1967 Chevy C10 Buildup - Project: The Show

Part 7: ISIS Three Cell Wiring Harness

Dan Ward
Jul 1, 2010
Photographers: Christine Iha, Courtesy of ISIS
As seen on this month's cover, project: The Show is a bare metal masterpiece of custom truck form meeting daily driver function. Using the best in aftermarket engine, brake, and suspension components, the crew at Chassis by Aaron Iha didn't cut any corners when building this '67 Chevy C10. Getting close to completing year-long build, the time came to purchase a wiring harness and with plans to drive the Chevy on a regular basis, a tried and true system needed to be installed. Keeping with the high-tech theme of project: The Show, an ISIS three-cell wiring harness was ordered.
Photo 2/10   |   1967 Chevy C10 Buildup rendering
ISIS (Intelligent Silicon Integrated System) is unlike any other wiring harness on the market as it uses a CAN (Controller Area Network) bus cable to connect the Mastercell to each subservient Powercell. This keeps with wiring basic, as you literally just need to run power from the cell to the electrical component. The ISIS features lighter overall weight than other wiring harness, smart technology that can troubleshoot itself, and the ability to coordinate and control up to 50 inputs and 50 outputs with variable voltage (0-5 volts) needs (for the Mastercell) and 10 fused outputs (per Powercell). Trick setups allow for electric fans or headlights to stay on after the ignition is turned off, daytime running lights with lower voltage draw, and the ISIS even has an optional inLINK key fob that provides maximum security. The inLINK allows the owner to lock out the fuel pump, ignition and starter, so even if a thief broke in and tried to hot-wire your ride, the fuel pump wouldn't fire and your truck would still be waiting on you to return with the inLINK. Now that's cool.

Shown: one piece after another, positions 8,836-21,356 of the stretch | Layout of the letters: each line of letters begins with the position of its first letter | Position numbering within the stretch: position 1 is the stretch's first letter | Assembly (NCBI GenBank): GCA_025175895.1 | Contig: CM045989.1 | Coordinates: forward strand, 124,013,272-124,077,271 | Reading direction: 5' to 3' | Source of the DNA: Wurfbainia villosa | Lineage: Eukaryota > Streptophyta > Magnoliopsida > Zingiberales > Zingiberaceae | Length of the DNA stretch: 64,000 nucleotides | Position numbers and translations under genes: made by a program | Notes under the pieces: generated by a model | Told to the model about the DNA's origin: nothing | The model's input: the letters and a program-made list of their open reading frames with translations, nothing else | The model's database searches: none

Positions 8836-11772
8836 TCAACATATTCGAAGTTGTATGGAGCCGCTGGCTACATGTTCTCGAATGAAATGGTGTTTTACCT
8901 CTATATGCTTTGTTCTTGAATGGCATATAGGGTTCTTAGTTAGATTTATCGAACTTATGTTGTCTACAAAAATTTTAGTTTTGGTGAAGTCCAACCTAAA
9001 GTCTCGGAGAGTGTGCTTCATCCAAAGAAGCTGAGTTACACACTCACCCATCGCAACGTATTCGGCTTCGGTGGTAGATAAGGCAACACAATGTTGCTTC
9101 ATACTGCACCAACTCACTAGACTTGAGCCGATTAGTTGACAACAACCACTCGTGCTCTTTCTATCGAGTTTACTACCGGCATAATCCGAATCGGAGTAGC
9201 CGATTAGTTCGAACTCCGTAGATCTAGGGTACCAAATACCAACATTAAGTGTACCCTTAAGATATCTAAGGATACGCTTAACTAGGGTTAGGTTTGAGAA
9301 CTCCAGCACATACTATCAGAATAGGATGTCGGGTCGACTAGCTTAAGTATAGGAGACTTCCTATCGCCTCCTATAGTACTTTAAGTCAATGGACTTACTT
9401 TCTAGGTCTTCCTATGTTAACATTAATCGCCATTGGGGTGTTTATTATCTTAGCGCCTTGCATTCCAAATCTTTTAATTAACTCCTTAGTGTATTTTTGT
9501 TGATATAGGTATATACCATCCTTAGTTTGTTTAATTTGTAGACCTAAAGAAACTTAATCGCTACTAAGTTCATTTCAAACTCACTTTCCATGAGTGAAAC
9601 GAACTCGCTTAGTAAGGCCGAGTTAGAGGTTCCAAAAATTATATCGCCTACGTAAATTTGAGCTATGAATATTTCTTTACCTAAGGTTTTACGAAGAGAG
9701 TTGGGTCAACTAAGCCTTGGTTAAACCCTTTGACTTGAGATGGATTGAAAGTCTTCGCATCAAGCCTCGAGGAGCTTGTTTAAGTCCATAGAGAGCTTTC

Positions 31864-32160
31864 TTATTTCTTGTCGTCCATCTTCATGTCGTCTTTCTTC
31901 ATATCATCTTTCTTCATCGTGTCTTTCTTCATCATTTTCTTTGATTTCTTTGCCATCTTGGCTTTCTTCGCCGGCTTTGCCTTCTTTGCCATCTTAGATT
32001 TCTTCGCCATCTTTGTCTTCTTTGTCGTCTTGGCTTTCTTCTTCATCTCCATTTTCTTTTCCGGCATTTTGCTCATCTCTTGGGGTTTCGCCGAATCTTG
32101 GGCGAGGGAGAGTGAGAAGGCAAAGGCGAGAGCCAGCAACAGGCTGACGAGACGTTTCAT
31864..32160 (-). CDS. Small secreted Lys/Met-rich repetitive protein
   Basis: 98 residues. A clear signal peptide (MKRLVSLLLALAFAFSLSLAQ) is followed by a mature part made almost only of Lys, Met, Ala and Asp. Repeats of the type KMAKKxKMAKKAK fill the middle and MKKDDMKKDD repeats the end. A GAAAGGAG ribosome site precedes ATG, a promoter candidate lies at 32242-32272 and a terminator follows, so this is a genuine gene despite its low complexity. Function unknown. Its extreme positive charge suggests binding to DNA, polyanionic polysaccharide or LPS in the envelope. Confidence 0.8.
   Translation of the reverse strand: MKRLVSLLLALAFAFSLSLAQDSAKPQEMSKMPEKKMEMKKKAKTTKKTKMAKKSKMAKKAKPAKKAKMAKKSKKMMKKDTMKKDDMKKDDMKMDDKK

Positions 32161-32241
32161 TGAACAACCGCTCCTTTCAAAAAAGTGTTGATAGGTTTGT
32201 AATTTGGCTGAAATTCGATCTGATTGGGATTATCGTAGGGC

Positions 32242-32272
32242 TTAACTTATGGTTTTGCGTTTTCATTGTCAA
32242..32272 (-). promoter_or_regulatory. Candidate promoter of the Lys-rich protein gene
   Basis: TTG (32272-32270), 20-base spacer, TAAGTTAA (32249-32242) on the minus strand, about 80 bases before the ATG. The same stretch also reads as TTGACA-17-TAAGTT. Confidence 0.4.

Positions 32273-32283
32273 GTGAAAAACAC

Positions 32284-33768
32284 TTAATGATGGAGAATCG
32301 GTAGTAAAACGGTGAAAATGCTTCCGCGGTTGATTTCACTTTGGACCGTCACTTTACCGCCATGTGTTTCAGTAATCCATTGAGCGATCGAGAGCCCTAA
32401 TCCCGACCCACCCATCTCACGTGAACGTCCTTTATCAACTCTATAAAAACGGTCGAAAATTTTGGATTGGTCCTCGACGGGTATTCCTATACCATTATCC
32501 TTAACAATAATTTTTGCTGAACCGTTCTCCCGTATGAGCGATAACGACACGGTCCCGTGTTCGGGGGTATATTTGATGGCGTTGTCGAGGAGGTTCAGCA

We caught up with Aaron Iha and asked him about his ISIS wiring harness experience and why he chose the high-tech system. This is what he said.
1-2. ISIS uses a Mastercell to control up to 50 inputs and 50 outputs and then, using a CAN bus system plugs into a Powercell.
3-4. Aaron, as we take a look at the ISIS Mastercell, why go with the ISIS wiring system rather than a traditional relay-equipped wiring harness?
5-6. I see for both the Mastercell and Powercells, you built a custom enclosure/mounting bracket for them under the dash. Why go that route?
7-8. Wow, that looks like a ton of wiring to man. Did you use any of the ISIS’ custom features (ie. daytime running lights, electric fans, inLINK, etc)?


ISIS Power
Elk Grove Village, IL



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